SHTF Survival: The Government and You

By CTD Blogger published on in Camping & Survival, Safety and Training

Who can you count on during a SHTF scenario? That depends on the scenario, but when doing your planning there are two at least forces you need to consider. Even in a SHTF scenario, the government will respond, maybe not as quickly as you would like, but it will be there. Second, you will be there.

Green clay container with the words Survival Skills on the outside

Inside this little piece of pottery is the most important component of any plan.

Planning your response to an emergency is critical. Some will plan for the long term, but all need to plan to survive until the government responds. You’ll also need to plan for you safety and security after the government responds. To do this, we need to understand the government’s response to a disaster. That means understanding the actions of the local, state, and perhaps the federal government. You’ll also need to know what you must do before disaster strikes, so you aren’t caught unprepared.

Government Response to a Disaster

The government will play a critical role before and during an SHTF situation. This will certainly happen at the local and state levels, and in a large enough catastrophe, from the federal level as well.

Here is a step-by-step process of how the government will usually react to large-scale disasters, so you can start making or updating a plan of your own.

  1. First and foremost, the federal government will only lend assistance to the situation after an official request has been made by the governor of the state. The President of the United States will then have to make an official declaration of emergency, and at that point, the FEMA (Federal Emergency Management Agency) will then react as quickly as they can to the disaster. The primary goal of FEMA is to provide relief to everyone who has been affected by the extent to the disaster.
  2. Before submitting a request for relief from the President, the governor of the state affected by the disaster will order a preliminary disaster report. The governor will then proceed to request that the President declare a state of emergency in the affected areas. It should be noted that while the governor can submit this request while the disaster is taking place, he or she can also submit the request before the disaster or when it is imminent (such as when it is obvious that a hurricane will soon strike the coastline).
  3. Once the President has declared a state of emergency, he will be able to send funds to the local and state government to help provide relief to those affected. FEMA will engage the services of a dozen different departments at the federal level. The very act of the president declaring a disaster is a clear sign that the disaster is major and beyond the capabilities of the state or local government to handle in its own. In addition, the President will provide assistance to both private and public relief efforts.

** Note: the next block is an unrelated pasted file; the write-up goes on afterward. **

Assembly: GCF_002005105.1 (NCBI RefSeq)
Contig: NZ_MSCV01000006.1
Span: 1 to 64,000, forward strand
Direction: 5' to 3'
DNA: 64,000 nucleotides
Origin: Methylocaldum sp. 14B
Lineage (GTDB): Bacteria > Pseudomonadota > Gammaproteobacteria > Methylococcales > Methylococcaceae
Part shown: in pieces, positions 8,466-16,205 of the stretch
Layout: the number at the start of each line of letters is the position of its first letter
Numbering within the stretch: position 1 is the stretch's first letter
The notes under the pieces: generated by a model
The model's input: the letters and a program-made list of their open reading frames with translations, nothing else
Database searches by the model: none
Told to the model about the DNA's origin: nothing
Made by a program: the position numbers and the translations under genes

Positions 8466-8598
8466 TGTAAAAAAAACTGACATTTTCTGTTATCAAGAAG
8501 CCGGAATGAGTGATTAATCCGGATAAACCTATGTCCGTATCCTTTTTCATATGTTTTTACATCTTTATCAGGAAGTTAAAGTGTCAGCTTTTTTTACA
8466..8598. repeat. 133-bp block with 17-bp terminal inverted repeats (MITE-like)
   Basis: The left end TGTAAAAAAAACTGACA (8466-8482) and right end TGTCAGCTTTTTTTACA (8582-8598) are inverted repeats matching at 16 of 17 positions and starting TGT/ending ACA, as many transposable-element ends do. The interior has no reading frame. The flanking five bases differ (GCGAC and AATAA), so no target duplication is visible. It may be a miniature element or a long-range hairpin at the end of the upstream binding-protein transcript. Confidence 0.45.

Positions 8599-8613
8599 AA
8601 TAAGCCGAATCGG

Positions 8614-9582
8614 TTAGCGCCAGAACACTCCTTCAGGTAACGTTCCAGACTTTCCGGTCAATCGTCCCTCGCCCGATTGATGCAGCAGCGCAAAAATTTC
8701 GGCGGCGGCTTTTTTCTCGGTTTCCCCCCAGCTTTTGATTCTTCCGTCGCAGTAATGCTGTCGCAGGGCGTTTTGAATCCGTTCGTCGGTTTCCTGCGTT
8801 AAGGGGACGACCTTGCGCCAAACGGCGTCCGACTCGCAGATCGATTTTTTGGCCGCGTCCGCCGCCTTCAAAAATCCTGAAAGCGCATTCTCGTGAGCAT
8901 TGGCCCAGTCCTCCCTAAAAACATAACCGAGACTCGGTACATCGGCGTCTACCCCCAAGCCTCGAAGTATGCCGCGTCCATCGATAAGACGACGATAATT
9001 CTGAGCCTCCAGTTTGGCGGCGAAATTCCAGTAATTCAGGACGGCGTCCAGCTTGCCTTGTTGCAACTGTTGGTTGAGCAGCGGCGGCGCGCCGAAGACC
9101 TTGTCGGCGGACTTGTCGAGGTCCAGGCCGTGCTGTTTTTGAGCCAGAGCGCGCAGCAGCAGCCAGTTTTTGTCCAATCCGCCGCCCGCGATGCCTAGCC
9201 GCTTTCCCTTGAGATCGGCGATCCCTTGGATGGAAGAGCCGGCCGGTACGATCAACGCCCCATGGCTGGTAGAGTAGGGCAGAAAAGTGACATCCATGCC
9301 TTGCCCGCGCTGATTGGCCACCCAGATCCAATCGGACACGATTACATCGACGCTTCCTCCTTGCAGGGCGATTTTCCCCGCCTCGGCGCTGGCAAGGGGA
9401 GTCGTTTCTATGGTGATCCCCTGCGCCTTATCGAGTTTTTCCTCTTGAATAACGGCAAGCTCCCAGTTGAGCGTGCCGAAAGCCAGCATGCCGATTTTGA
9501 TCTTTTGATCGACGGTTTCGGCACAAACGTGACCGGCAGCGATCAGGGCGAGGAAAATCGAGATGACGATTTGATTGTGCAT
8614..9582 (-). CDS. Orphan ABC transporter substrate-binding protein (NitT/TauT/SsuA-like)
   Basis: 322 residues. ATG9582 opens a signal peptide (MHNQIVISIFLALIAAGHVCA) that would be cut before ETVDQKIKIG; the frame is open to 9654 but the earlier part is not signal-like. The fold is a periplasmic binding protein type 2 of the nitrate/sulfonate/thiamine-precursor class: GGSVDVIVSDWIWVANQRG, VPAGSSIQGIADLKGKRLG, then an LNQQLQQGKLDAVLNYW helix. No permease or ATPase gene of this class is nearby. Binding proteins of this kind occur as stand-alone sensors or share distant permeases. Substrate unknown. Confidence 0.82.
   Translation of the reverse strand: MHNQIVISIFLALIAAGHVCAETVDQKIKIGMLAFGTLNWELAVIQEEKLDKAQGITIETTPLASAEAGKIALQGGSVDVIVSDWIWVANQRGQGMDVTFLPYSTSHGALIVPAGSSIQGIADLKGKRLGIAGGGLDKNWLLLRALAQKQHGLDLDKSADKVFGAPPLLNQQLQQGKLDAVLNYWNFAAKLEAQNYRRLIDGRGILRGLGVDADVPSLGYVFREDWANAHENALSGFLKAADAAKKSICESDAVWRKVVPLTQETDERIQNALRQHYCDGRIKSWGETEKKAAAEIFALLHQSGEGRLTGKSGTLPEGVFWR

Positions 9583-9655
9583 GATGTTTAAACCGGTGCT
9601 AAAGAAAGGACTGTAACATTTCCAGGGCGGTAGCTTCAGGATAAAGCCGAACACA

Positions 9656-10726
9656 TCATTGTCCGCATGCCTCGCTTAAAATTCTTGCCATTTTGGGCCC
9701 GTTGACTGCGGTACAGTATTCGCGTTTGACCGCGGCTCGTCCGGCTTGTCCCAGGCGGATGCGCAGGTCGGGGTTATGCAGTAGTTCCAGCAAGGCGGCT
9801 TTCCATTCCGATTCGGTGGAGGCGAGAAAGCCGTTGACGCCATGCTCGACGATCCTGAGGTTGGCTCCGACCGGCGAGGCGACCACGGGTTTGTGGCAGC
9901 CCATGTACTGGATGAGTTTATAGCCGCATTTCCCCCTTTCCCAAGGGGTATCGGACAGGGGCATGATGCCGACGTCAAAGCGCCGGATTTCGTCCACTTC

4. The governor will also be able to request different kinds of assistance from the President.
  5. There are also many different ways in which the Federal government will be able to provide assistance, including the following:
    • Providing personnel, equipment, and supplies to help in the relief efforts
    • Loans and grants
    • Technical assistance
  6. Meanwhile, the state government will react to the crisis in the following ways:
    • Reviewing and improving local response efforts
    • Coordinating the state EOC to help in relief efforts
    • Determining if more federal assistance is needed
    • An activation of the state disaster preparedness plan (if a state of emergency is declared by the governor)
  7. The federal government will only become a source of resources for local and state governments if the disaster is so severe that local and state governments cannot handle the situation on their own. FEMA will then coordinate the implementation of the FRP (Federal Response Plan), which allows states to then work with FEMA in accessing resources and programs from the government.
  8. The FRP will also decide how the Federal agency resources and the American Red Cross can work together to provide relief to the site of the disaster. An EST (Emergency Response Team) will also be established in Washington to monitor the relief efforts from there.